With mounting pressures on water resources from climate, urbanisation and demographic trends in Africa, more partnerships between national and local leaders are needed. Mayors in particular now need to turn the key to unlock the development of better water policies for better lives.


The OECD and UCLG Africa joined forces to launch a new  Roundtable of African Mayors for Water Security. The Roundtable will bring more than 50 Mayors from cities of different sizes across the five sub-regions of Africa to facilitate the design and implementation of more robust local water policies.

At the 9th World Water Forum, Mayors from across the globe united to applaud this initiative and adopt an Action Plan to leverage the 12 OECD Principles on Water Governance to ensure the right to water and sanitation, foster rural-urban linkages, catalyse innovative finance, promote inclusive governance and advance cooperation for future-proof and resilient water systems.

For more information on OECD work on water governance, visit: www.oecd.org/water/regional/

Aziza Akhmouch
Head of Division - Cities, Urban Policies and Sustainable Development, Centre for Entrepreneurship, SMEs, Regions and Cities at | Website

Aziza Akhmouch is the Head of the Cities, Urban Policies and Sustainable Development division within the Centre for entrepreneurship, SMEs, Regions and Cities of the OECD. She oversees a team of 30+ experts providing governments with new data, evidence, analysis and guidance in a wide range of urban policies to foster smart, inclusive, competitive and sustainable cities. Amongst others, she oversees the OECD metropolitan and National Urban Policy Reviews, and a broad range of thematic work related to housing, transport, cities and inclusive growth, cities and environment, metropolitan productivity and governance, and localising the Sustainable Development Goals. Aziza Akhmouch spearheaded the OECD Principles on Urban Policy and the OECD Water Governance Initiative. She also manages the OECD Champion Mayors Initiative for Inclusive Growth, the OECD Roundtable of Mayors and Ministers, and the OECD-UN Habitat-Cities Alliance National Urban Policy Platform. She holds a PhD and Ms Degree in Geography, specialised in Geopolitics from the University of Paris 8-Vincennes, and a Master’s degree in international relations.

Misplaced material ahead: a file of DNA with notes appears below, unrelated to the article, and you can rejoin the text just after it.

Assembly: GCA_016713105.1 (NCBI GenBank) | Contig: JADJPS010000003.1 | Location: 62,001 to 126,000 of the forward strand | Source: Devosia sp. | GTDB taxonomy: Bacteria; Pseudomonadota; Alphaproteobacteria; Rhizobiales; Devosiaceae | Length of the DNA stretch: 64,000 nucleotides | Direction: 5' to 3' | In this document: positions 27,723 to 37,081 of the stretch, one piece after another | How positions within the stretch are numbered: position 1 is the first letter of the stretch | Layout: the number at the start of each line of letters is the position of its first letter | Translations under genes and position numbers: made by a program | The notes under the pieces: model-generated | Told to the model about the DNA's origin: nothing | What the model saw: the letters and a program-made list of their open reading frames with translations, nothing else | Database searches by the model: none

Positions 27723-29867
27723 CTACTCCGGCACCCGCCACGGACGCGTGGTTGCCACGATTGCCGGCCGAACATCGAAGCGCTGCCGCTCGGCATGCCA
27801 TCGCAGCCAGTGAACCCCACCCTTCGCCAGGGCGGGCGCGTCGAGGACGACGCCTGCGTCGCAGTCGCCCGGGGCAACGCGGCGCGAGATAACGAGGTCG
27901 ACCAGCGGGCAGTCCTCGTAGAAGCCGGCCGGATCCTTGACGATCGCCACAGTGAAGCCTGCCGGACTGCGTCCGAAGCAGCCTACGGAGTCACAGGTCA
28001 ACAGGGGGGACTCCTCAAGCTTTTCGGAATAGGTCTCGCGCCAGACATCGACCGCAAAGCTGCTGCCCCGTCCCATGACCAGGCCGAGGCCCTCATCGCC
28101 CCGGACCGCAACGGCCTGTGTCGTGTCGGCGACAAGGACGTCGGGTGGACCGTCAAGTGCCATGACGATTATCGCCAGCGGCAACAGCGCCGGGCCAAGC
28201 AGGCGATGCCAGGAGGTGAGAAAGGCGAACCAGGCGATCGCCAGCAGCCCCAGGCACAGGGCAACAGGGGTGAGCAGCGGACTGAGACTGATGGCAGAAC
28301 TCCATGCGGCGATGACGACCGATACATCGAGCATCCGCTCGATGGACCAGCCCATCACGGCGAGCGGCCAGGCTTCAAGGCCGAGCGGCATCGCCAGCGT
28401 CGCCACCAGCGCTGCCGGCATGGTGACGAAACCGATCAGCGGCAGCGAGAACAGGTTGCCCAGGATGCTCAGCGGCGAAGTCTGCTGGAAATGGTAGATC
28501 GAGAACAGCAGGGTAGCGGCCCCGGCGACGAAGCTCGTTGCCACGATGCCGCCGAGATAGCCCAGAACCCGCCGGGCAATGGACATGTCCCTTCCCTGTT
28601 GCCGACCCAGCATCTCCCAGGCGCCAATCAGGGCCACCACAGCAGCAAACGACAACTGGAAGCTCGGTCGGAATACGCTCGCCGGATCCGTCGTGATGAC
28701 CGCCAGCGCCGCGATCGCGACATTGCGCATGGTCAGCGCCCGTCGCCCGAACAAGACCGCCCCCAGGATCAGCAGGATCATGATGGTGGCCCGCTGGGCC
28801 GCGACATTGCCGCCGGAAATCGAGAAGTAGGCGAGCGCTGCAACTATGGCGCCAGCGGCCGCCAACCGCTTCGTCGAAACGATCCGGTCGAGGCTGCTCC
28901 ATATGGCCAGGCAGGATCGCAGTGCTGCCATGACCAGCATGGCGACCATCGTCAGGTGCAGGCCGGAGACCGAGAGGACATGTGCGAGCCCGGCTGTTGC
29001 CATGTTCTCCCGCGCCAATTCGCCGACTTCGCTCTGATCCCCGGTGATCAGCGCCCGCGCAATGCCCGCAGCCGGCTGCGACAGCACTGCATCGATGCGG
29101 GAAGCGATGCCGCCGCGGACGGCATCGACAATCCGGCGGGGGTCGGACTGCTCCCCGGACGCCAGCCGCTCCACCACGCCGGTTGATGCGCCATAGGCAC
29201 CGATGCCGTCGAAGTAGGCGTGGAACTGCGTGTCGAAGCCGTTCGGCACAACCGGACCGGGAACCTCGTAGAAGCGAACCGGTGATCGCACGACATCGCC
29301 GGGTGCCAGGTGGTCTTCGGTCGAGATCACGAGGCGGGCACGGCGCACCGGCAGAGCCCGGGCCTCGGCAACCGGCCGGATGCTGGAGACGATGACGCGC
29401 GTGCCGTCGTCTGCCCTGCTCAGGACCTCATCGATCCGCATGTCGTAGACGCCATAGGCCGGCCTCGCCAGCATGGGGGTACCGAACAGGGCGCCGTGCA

Jean Pierre Elong Mbassi
Secretary-General at United Cities and Local Governments of Africa (UCLG Africa)

Jean Pierre Elong Mbassi has been the Secretary-General of United Cities and Local Governments of Africa (UCLG Africa) since 2007. He was the Chairperson of the Cities Alliance Interim Management Board untill April 2016. He is also Co-Chair of World Cities Scientific Development Alliance-WCSDA, and Deputy Secretary-General of the China-Africa forum of local governments. Mr. Elong Mbassi has a rich experience of nearly 40 years in the field of urban development and planning, urban services, local economic development, local governance, housing and slum upgrading. UCLG-Africa contributed to the recent OECD report on Water Governance in African Cities and is partnering with OECD on the Roundtable of African Mayors for Water Security.

Mélissa Kerim-Dikeni

Melissa Kerim-Dikeni works as a Policy Analyst at the Organisation for Economic Co-operation and Development (OECD) as part of the Water Governance and Circular Economy Unit. At the OECD, Melissa is working on the OECD/UCLG-Africa Roundtable of African Mayors for Water Security and the Women in Water Decision-Making Programme. Mélissa has been working in the sustainability field for the past 5 years with various organisations (ICLEI-Local Governments for Sustainability, GIZ, United Nations, etc). She is a lawyer (Parisian bar) and she is exploring the governance of just energy transition as part of her PhD.